All other recent jaws have skin or cover bones that - in quite different ways - are involved in jaw formation. The sturgeons are (met) hyostyl (their jaw apparatus is similar to that of “modern” sharks and rays), the lung fish are holostyled (similar to the chimeras: “ systyly ”), all other bone fish ( Osteichthyes ) are amphistylic. What corresponds to the shark's upper jaw (with symphysis !) Is now the (also largely ossified) jockstrap (it consists of the bones palatinum, three pterygoids and quadratum [on which the lower jaw is guided]; it is also found in more primitive bony fish ( Teleostei ) still dentate; there is only a symphysis in the sturgeon - probably already secondary) including the hyomandibular. In evolution, however, the “focus” of the dentition shifts to the mandibular margin bones premaxillary (upper) and dental (lower jaw; see bony fish : skeleton. The lower jaw of the teleostei usually only consists of three bones each, of which the dentate is the is largest - in mammals, as is well known, the lower jaw consists only of the two dentalia, while articular and angular have got back into the ear). The jockstrap enables (as with the terrestrial vertebrates (Tetrapoda) except for the mammals ) the widening of the oral cavity to the sides and thus - in the water - the " sucking " (prey is sucked in) - which is then greatly increased in its efficiency by an "automatic “Grasping movement with the premaxillaries, which slide back and forth on the nasal region of the skull using the rostral cartilage like on a splint. This movement is mediated by the jockstrap through a complicated unrolling of the maxillary , which in the more primitive bony fish (and bony fish) was still the toothed rim of the mouth (and remains in tetrapods). The amphistyly of the bony fish is called ethmohyostyly (we will not go into more detailed subdivisions) because the jockstrap is directed at the back by means of the hyomandibular on the skull, in front (in the palatine) directly on the nasal capsule, which ossifies (among other things) as an ethmoid. (The ethmoid corresponds to our ethmoid bone .)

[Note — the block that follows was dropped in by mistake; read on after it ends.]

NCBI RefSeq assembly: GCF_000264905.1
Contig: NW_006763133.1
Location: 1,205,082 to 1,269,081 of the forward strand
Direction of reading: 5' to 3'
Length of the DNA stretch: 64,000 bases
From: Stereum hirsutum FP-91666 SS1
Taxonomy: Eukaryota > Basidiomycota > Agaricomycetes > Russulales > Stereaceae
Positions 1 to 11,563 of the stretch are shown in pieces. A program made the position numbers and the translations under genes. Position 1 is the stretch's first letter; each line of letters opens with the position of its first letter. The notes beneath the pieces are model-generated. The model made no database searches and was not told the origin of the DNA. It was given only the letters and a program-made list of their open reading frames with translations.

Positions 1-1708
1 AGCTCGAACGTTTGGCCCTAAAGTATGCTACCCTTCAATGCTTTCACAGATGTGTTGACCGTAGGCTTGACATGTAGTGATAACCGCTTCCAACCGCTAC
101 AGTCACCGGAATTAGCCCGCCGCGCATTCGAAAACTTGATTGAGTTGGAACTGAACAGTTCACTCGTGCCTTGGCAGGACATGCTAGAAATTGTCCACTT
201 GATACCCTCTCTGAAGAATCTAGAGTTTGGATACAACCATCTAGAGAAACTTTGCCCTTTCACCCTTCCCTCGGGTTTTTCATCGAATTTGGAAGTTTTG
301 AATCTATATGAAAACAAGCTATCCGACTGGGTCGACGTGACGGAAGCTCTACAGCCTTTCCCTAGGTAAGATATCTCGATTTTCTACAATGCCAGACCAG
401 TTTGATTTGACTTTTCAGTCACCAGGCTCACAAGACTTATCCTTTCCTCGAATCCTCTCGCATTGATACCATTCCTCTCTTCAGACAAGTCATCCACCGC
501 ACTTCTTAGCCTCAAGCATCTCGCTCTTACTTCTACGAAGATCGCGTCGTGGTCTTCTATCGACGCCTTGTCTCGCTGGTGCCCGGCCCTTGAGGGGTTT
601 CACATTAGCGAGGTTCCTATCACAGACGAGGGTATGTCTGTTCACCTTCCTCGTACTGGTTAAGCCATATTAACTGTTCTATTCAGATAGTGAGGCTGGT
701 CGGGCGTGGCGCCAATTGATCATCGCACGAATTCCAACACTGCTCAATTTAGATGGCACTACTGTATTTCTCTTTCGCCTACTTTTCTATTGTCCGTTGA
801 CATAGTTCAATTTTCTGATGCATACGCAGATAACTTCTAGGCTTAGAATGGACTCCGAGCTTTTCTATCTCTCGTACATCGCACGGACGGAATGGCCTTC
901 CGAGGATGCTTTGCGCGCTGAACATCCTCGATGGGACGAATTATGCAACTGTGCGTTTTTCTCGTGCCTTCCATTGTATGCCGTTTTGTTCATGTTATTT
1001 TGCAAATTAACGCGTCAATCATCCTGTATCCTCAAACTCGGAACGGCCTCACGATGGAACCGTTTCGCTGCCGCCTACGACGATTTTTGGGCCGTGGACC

The maxillary apparatus of the teleostei
The maxillary of the acanthopterygii only supports the skin fold, which makes it possible for the premaxillary to reach in advance - this narrows the gap in the mouth, but the sucked in water reaches a higher speed when sucking, which makes it very difficult for agile prey to escape. The two skulls joints of the suspensory themselves are usually double-headed and not parallel, resulting in (sensible!) Twists leads (made possible by a mostly wide cartilage zone, limited by the always striking at Teleostei Praeoperculare ).
The anatomical basis of the pre-extensibility of the functional upper jaw of the teleostei is called the maxillary apparatus . It has also emerged several times ( convergence ; e.g. also in Cyprinidae , Loricariidae , Veliferidae , Zeidae ) and has a very large number of special forms. The opening of the mouth (which usually initiates the activation of the maxillary apparatus ) occurs, for example, by dorsad rotation of the operculum and then (usually) by contraction of the ventral trunk muscles (especially in front of the shoulder girdle ), which also spreads the hyoid laterad and abducts the suspensoria ) (enlargement of the oral cavity to suckle). In the case of some extreme suckers, the jockstrap will even dissolve so that the lower jaw can also be moved forward (Labridae: Epibulus insidiator , Cichlidae: Petenia splendida , the latter, however, without suckers).